Worked example:

£200,000 project cost

4 year payback period

Therefore at least £200,000/4 = £50,000 per year of benefits needed to justify the project.

Tangible benefits:

  • Labour saving = £30,000 per year
  • Extra production = £15,000 per year

By eliminating the tangible benefits the balance needed to justify the project is £5,000 per year of intangible benefits to justify the project

Intangible benefits:

  • Less H&S issues and risks
  • Improved product quality to better a standard that is better than the competition (currently it is worse than the competition) potentially resulting in increased sales
  • The extra marketing and sales opportunity automating the process will bring us
  • Improved staff morale; staff morale is currently very low
  • The competition may automate at some point

It is clear to management that these intangible benefits are worth more than £5,000 so they go ahead with the project.

 

2. Weighted estimation

This is the most common method and is very similar to the risk assessment processes used for assessing health and safety risks. Each of the intangible items is listed. An estimated saving/cost in £ is assigned to each of the list items as to what they are estimated to be if they did happen. A percentage likelihood of the intangible happening is assigned to each of the list items. Finally the estimated saving/cost is multiplied by the % likelihood to give a monetary value to the intangible items.

Worked example:

Intangible benefits if we were to automate 

Intangible £ if it did happen Likelihood of it happening Weighted estimated intangible benefits value
Less staff sickness due to improved H&S £1,000 50% £500
Increased sales due to improved product quality £10,000 70% £7,000
Increased sales due to the extra marketing and sales opportunity automation will bring £3,000 30% £900
Improved staff output due to improved staff morale £1,000 50% £500

 

Intangible risks if we didn’t automate

Intangible £ if it did happen Likelihood of it happening Weighted estimated intangible risks value
H&S claims due to RSI £5,000 30% £1,500
Poor staff morale causing staff turnover and/or poor performance £3,000 80% £2,400
The competition may automate at some point improving quality and price meaning we are no longer competitive £20,000 25% £5,000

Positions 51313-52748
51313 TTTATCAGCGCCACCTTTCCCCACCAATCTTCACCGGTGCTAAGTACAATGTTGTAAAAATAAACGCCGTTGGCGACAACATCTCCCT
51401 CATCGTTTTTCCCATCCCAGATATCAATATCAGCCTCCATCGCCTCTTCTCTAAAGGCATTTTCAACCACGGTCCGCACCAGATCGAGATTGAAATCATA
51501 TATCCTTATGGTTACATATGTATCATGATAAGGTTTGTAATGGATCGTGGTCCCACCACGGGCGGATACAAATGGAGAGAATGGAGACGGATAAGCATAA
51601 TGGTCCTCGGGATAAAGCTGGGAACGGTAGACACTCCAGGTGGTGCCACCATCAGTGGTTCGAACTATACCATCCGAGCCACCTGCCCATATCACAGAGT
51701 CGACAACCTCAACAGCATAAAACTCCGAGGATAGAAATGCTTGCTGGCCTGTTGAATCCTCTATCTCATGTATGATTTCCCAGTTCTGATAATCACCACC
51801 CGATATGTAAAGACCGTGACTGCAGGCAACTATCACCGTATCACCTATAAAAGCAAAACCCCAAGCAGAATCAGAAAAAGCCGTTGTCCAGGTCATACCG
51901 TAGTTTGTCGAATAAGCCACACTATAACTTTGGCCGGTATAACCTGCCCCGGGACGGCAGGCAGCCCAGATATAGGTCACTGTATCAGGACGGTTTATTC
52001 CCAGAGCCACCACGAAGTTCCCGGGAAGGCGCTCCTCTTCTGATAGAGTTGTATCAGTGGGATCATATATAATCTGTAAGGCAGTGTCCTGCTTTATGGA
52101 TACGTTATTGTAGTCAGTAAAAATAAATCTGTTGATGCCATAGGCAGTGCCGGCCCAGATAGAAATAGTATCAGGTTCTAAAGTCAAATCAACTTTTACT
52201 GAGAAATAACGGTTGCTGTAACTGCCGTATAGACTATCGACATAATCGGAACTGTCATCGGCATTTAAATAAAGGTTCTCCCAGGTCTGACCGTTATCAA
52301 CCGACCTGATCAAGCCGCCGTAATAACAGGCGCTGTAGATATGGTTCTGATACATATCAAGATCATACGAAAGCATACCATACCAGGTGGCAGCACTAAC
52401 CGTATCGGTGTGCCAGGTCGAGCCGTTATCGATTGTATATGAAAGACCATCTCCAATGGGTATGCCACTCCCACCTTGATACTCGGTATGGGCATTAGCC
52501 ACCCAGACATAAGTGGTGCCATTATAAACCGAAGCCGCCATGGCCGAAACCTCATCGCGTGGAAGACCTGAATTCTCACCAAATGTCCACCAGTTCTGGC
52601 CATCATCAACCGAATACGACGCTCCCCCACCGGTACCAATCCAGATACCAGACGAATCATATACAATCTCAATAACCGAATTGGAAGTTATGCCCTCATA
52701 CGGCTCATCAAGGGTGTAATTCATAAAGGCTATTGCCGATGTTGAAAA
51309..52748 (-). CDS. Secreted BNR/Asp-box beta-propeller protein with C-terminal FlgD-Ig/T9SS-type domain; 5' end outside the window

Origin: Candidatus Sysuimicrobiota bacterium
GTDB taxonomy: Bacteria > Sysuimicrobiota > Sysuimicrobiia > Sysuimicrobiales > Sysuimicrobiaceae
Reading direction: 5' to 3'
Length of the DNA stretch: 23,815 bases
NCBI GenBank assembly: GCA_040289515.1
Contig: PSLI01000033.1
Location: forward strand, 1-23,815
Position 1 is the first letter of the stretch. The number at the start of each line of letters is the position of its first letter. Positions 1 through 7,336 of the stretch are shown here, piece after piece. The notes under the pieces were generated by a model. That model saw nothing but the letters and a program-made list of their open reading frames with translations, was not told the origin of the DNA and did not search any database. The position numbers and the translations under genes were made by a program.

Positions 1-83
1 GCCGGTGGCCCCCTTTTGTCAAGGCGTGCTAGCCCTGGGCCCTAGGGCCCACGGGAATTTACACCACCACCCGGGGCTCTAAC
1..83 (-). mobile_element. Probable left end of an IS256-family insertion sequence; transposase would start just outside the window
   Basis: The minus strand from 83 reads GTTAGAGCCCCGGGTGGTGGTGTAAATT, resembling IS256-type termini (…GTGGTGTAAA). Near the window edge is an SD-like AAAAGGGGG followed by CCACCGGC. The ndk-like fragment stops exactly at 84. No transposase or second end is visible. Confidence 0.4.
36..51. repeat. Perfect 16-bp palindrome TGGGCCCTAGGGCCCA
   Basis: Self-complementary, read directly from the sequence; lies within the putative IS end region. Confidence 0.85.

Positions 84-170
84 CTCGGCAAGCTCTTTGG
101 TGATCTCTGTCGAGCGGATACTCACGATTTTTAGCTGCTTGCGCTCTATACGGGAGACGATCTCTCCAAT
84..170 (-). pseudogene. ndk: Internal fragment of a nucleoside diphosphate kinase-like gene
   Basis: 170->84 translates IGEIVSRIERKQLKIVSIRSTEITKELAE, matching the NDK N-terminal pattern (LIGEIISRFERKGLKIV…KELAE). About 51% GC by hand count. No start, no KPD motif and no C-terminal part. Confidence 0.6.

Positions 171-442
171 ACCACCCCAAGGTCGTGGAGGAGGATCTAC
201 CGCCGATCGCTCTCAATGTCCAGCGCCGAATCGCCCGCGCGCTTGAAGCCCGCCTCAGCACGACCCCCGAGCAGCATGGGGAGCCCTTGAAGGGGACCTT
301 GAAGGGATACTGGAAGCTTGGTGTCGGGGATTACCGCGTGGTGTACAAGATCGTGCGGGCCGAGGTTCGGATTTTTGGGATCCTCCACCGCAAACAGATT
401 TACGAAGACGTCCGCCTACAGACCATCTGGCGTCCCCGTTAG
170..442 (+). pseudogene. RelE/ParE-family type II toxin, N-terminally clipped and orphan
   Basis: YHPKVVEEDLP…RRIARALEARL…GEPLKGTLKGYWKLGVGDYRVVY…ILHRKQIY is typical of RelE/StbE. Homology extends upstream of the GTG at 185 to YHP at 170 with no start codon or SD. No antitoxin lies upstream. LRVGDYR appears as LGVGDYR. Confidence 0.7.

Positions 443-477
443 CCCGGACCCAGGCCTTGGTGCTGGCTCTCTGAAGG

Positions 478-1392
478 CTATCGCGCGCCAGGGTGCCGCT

3. Comparative analysis

This is where you compare intangibles with previous scenarios that have put a value to an intangible and then compare them to give them a defined value. This method is commonly used in valuing intangible business assets such as brand names and patents. If other companies have previously sold similar brand names or patents, then the price of these can be used to establish a price for your own brand name or patents. An example of this in relation to automation project intangible benefits could be to compare to another automation project you have completed in your factory, or to compare with case studies from other companies that have automated.

Examples:

Less staff sickness due to improved health and safety – could be compared with how much staff sickness you have in this non automated process vs another automated process in your factory.

Increased sales due to improved product quality – could be compared with how much sales improved for another similar product when you improved it.  Or it could be compared with how much your sales have dropped due to your competition improving the quality of their product.

 

Download our FREE intangible benefits calculator to help you calculate the value of intangible benefits.

 

Contact us for help with your project

Find out more…

 

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4 Effective Ways to Boost Factory Staff Morale and Keep The Pace Up

There are many different ways to boost staff morale, and if you do a google search like this  https://www.google.co.uk/search?q=how+to+boost+factory+staff+morale you will get 1000’s of ideas, but we want to cover 4 really important ones that are less easily found on google. These ideas are not ground-breaking, but they can have a profound impact on your staff morale, factory output and productivity.

The 4 ideas in this blog are proven to boost staff morale and keep the pace up.  They are not just ideas that we have heard of, but ideas that we have seen very successfully in action and are proven to work!

 

The Challenge

Factory staff are often working relatively long hours on repetitive tasks that quickly become mind numbing and boring. As the boredom sets in, the pace unintentionally slows and very quickly the production output can settle to a pace that is a lot less efficient and effective than it could be. Also, when staff are bored and only half concentrating on the job at hand, mistakes start to happen, which can then result in product defects or health and safety issues etc.

 

The 4 Solutions:

  1. Reduce The Walking

It a basic lean principal to reduce motion in a work cell and production area to save wasted time in walking/moving.  However, there is a further significance to reducing the walking that is not often talked about, and this is the fact that it also reduces unnecessary socialising. When staff have to walk off from the production area to get something, pass a few other staff members on the way and have a quick chat, before you know it 5 wasted minutes have passed. If there is one of these chats every 50 minutes that is reducing your productivity by 10%! I know it sounds too simple and obvious to put in a blog, but just try it, look at all the areas a production worker has to walk to during the day and try to reduce the walking to a minimum. You will reduce the chats and make significant productivity increases.